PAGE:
Uptown Saturday Night, this second pairing of Cosby and Poitier is still full of some terrific comic moments. You are pretty much be certain that anytime Cosby is onscreen there is bound to be something to make you laugh, and that is the case here.
Definitely worth a rental.">
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Warner Home Video presents
Clyde: There's got to be another way.
DVD ReviewThis is not necessarily a traditional sequel, rather Let's Do It Again (1975) is more of a "same actors playing similar characters" kind of film, with Bill Cosby and Sidney Poitier once again starring together in the second installment of an unofficial trilogy; the first being Uptown Saturday Night in 1974, and the third being A Piece of the Action in 1977, with all three having been directed by Poitier.
The premise in all three films are quite similar, in that Cosby and Poitier are friends who get involved in some crazy situation with some equally crazy criminals, and all are populated by a wonderfully large ensemble cast of familiar, talented black actors. Poitier released these during the tail end of the "blaxploitation" era, and likely for many filmgoers of that time, that is what they were, but it is really unfair to lump these films into that category. In reality, all three are simply enjoyable and fun comedies.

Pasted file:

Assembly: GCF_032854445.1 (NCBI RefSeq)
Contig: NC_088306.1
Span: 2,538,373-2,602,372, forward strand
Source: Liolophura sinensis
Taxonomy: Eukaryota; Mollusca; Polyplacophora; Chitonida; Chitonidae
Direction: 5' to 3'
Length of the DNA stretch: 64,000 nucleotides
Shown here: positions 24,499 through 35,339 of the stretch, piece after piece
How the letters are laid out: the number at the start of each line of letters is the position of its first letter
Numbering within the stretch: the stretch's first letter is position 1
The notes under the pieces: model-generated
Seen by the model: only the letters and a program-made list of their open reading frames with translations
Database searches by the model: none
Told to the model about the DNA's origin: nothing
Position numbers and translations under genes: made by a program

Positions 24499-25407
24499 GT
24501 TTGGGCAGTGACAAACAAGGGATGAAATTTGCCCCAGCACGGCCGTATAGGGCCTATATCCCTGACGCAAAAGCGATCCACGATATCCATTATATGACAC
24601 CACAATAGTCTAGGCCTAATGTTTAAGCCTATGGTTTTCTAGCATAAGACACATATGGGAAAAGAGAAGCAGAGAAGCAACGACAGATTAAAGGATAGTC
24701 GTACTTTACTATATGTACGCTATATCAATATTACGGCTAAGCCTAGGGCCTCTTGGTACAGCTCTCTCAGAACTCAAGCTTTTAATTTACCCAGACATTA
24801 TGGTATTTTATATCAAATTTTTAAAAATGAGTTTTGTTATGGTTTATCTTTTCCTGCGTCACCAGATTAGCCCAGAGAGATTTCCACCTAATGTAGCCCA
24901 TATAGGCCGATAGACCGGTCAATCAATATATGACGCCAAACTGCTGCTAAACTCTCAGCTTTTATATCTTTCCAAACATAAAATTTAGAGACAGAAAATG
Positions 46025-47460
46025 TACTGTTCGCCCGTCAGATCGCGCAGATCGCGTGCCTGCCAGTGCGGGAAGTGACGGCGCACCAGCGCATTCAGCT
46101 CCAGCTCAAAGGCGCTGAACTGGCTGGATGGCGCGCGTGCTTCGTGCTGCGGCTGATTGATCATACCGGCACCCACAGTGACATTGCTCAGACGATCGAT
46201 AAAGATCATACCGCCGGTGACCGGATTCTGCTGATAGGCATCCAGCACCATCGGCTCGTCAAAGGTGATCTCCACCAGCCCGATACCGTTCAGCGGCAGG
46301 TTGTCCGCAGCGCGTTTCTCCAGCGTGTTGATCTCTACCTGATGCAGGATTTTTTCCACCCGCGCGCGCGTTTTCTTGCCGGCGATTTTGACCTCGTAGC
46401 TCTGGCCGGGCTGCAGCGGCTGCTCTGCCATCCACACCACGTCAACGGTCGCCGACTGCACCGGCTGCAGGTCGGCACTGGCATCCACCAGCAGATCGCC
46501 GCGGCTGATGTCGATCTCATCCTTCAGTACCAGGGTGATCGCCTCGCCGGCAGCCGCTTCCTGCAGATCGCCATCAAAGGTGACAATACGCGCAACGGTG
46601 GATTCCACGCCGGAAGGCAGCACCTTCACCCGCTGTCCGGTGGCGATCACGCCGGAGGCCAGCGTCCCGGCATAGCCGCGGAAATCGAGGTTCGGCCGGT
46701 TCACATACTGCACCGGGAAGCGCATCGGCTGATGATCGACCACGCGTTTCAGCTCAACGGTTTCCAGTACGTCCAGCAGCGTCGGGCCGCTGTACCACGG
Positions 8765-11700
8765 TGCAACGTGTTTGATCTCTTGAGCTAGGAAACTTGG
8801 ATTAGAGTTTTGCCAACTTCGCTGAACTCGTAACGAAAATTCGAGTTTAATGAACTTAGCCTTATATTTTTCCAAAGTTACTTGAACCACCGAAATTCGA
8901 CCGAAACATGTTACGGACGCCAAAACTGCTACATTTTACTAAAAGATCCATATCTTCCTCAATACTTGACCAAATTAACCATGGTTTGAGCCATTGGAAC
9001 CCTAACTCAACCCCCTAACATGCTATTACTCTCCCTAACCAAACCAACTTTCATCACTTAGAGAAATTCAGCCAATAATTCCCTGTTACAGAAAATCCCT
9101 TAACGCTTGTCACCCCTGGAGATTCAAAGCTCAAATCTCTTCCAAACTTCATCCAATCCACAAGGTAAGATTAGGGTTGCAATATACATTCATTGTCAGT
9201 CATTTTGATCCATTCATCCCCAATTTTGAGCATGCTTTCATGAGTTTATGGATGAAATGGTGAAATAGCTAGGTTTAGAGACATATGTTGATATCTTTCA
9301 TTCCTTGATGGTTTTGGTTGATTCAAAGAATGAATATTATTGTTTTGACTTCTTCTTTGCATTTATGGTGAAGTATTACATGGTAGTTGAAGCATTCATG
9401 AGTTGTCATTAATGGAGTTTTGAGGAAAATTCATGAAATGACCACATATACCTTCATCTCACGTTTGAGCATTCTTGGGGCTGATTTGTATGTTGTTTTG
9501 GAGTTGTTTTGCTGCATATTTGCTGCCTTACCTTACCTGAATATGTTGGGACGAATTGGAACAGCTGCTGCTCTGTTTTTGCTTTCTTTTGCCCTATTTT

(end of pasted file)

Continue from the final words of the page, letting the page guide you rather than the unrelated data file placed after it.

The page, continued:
Let's Do It Again features Billy Foster (Cosby) and Clyde Williams (Poitier) as a couple of Atlanta working stiffs (one delivers milk, one drives a forklift) who concoct a daring plan to raise $50,000 to save The Shaka Lodge, a club that is the cornerstone of their neighborhood. The lodge is on the verge of being torn down when the pair come up with the idea to travel to New Orleans to place a huge bet on an underdog boxer named Bootney Farnsworth (Jimmie Walker), who is morphed into a super fighter via Clyde's hypnotic abilities. Everything looks well and good until their plans get muddied when they double cross a couple of rival crime bosses, Kansas City Mack (John Amos) and Biggie Smalls (Calvin Lockhart).